4

I play acoustic guitar primarily but I do use a great deal of sliding on strings to emulate bends that I would do on an electric guitar - and I like to keep the string noise toned down a bit. Most of the string noise I get comes from the lateral movement of my fingers down the strings which can sound like sawing wood on the wound strings as my fingers run ...


4

Use a freeze pedal or freeze function in any slow-downer application or digital recording application to stretch out any note into a continuous tone, the higher the better. Then take your tuner and look at the pitch of the frozen note. The frozen note will be 50 cents or less away from concert pitch. Then recalibrate your tuner to the pitch of the ...


4

Wow - that is a fairly complicated song for someone picking up an electric guitar for the first time! I admire your penchant for a challenge! But I think you might want to start with some easier songs to play and work your way up to that one. It is likely that the guitarist in the video is muting the unplayed strings by lightly touching them with one of ...


4

Well - the term "Stunt Guitarist" could be used to describe guitarist who can be seen live or in many YouTube video's doing things like playing the guitar behind their back, with their toes, using finger tapping to play both necks of a double neck at the same time and using their guitar as a drum while playing it as a guitar at the same time. Playing ...


4

There's a difference between having a note or sound that is periodic at a given frequency (viewed in the time domain), and that note or sound having energy at that frequency (when thought of as a 'spectrum' in the frequency domain). It is actually possible to have a sound that is periodic at (say) 27.5 Hz without having any energy at all 27.5 Hz. In most ...


4

The purpose of studio monitors is to mix recorded music. While one wants extremely accurate professional studio monitors which reproduce a broad frequency range, one also has to mix music in such a way that it will sound good on the kinds of inexpensive consumer-grade speakers and headphones that consumers have in their homes and cars. This is why one does ...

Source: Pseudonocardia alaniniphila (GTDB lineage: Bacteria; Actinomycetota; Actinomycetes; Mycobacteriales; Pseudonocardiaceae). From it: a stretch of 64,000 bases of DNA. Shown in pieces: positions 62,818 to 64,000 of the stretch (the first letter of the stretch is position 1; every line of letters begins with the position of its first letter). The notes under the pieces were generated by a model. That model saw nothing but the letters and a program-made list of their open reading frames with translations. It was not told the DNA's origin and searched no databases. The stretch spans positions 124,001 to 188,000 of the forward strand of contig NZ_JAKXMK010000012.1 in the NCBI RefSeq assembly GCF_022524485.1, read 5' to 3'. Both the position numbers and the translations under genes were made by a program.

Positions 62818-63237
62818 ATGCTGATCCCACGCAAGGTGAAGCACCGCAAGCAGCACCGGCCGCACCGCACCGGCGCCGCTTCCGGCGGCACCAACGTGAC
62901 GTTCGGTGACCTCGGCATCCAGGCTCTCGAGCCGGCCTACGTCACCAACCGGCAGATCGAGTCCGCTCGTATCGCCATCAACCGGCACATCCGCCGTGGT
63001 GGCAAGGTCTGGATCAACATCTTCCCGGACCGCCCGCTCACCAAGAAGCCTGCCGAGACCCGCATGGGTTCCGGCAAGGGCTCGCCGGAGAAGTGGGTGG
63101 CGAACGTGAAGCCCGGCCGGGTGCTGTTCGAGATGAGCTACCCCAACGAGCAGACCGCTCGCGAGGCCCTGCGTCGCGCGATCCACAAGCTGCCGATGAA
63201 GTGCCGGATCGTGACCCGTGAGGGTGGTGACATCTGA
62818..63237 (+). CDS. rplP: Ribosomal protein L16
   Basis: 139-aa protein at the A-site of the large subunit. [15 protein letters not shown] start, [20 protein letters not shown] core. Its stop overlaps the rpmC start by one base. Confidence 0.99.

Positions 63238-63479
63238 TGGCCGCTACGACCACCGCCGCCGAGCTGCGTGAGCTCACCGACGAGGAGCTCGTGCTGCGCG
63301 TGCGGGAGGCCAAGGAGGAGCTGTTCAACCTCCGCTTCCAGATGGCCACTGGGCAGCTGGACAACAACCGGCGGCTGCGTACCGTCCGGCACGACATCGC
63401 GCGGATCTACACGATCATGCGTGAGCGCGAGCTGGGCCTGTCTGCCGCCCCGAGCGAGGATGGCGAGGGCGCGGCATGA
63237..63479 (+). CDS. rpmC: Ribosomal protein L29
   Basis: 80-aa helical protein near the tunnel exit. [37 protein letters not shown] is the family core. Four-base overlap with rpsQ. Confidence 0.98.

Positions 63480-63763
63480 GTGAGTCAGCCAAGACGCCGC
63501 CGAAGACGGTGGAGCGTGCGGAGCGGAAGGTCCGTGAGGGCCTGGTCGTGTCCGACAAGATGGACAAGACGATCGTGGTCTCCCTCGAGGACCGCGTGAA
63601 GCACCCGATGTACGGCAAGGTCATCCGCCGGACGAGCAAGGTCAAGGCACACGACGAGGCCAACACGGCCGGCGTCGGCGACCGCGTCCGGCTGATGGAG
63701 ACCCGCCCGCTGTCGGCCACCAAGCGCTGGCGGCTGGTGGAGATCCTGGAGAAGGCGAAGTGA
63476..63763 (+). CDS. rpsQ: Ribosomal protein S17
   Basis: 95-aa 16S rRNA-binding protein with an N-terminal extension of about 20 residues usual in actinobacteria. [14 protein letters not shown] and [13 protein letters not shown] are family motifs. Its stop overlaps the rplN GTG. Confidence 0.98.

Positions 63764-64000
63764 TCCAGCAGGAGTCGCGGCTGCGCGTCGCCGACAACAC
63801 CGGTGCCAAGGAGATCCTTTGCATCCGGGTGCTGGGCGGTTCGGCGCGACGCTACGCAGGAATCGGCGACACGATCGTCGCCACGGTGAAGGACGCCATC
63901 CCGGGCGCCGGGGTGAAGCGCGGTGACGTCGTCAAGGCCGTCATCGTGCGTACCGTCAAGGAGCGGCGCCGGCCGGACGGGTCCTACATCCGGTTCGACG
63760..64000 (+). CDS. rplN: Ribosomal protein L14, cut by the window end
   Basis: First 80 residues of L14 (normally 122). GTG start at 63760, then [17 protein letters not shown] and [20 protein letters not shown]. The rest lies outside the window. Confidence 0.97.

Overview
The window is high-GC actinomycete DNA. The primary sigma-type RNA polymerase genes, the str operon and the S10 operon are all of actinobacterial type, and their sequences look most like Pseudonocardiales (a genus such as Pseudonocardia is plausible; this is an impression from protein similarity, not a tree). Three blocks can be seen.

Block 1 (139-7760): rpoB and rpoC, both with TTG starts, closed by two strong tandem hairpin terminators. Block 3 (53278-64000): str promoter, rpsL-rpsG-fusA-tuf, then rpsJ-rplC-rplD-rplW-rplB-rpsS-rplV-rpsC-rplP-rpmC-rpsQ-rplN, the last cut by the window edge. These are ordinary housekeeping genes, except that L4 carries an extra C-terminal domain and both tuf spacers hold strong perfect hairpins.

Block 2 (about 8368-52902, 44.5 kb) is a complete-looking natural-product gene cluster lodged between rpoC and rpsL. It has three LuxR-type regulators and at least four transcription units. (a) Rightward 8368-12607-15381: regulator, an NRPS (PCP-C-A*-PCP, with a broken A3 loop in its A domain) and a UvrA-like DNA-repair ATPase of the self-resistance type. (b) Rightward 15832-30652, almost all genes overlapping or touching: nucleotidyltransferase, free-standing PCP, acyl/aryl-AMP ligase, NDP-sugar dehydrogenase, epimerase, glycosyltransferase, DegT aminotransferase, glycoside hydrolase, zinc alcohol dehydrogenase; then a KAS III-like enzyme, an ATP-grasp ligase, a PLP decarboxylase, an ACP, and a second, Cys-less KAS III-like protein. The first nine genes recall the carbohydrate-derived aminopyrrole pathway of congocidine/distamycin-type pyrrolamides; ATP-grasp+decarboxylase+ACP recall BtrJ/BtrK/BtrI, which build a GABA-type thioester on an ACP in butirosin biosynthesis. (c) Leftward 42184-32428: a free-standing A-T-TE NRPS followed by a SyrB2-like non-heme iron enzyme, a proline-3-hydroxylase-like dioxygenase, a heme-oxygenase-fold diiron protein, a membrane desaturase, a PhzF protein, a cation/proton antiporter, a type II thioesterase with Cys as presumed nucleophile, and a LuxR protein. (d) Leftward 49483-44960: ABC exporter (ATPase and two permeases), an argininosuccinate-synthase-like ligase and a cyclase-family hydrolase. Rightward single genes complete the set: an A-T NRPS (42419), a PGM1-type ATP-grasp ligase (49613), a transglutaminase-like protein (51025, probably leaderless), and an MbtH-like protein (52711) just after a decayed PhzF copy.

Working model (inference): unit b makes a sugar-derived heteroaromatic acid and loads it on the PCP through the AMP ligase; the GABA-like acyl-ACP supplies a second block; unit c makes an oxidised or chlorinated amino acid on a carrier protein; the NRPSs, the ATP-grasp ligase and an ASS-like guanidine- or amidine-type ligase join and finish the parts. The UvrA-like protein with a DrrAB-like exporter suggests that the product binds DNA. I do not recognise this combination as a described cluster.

4

Both length and tension work together to create pitch. Note that the strings on a guitar are all approximately the same length and tension,but the bottom is about 4/5 times the diameter of the top string. On any string instrument, it's important that each string is about the same tension as the others, so that becomes static to a degree. So the two variables ...


4

There is no correct answer as to which chord you "should" play because you can use whichever chord you think sounds best in a given situation. What you're describing is essentially changing the voicing or the way the chord sounds without changing the chord. There are many, many ways to play the same chord but each one has its own unique sound. Here are just ...


4

The notation D/A refers to a D major chord with the note A in the bass. This is an example of a major chord in second inversion. The letter after the slash indicates a specific note, not the name of a chord, so your idea of "D/Am" would make no sense. Any triadic chord can be played with the root in the bass, the third in the bass, or the fifth in the bass. ...


4

Adding to Wheat's excellent answer, the note after the slash is indeed the bass note, put there to create an inversion of the prevailing chord, but mainly to make a bass line under the song. As such, if there is only a guitar (or maybe piano) playing, it makes sense for that instrument to play the inversion of the chord indicated. However, once the bassist ...


3

The first notes is something I would call octave chord or something like this, sorry, I don't know the correct english name for it. You play it like a normal powerchord, which means you put your index finger at the 7th string of the a string and the ring finger on the 9th string on the g string. But as shown in the tabs, you don't wan't to play the d string ...


3

Tuning a guitar properly after new strings are installed (even if at the factory) works best if you follow the process I will outline below. First, be sure the strings are installed properly. Each string should wrap around the tuning post at least four times and not overlap. Otherwise the string is more likely to slip on the tuning post. Here is a ...


3

It's just 3 octaves of the chromatic scale. Based on what you say it sounds like it is not the scale, but the range given to compose in. The game is just giving you the range from C1 to B3 to play with to create / make music.


3

Congratulations on your decision to learn guitar. It is very versatile instrument and rewarding to play. But as you have probably figured out by now, not the easiest instrument to master. The good news is, it get's easier as you go and you will start to see an upturn in the learning curve as things begin to sink in and gel. One of the most difficult ...


3

If the guitar is playable, then it shouldn't cause any major issues and may actually help build hand and finger strength. Unless it's so difficult to play that it results in excessive stress. If playing your guitar necessitates too much muscle tension to overcome the high action, playing it could potentially lead to over use/stress injuries. So it really ...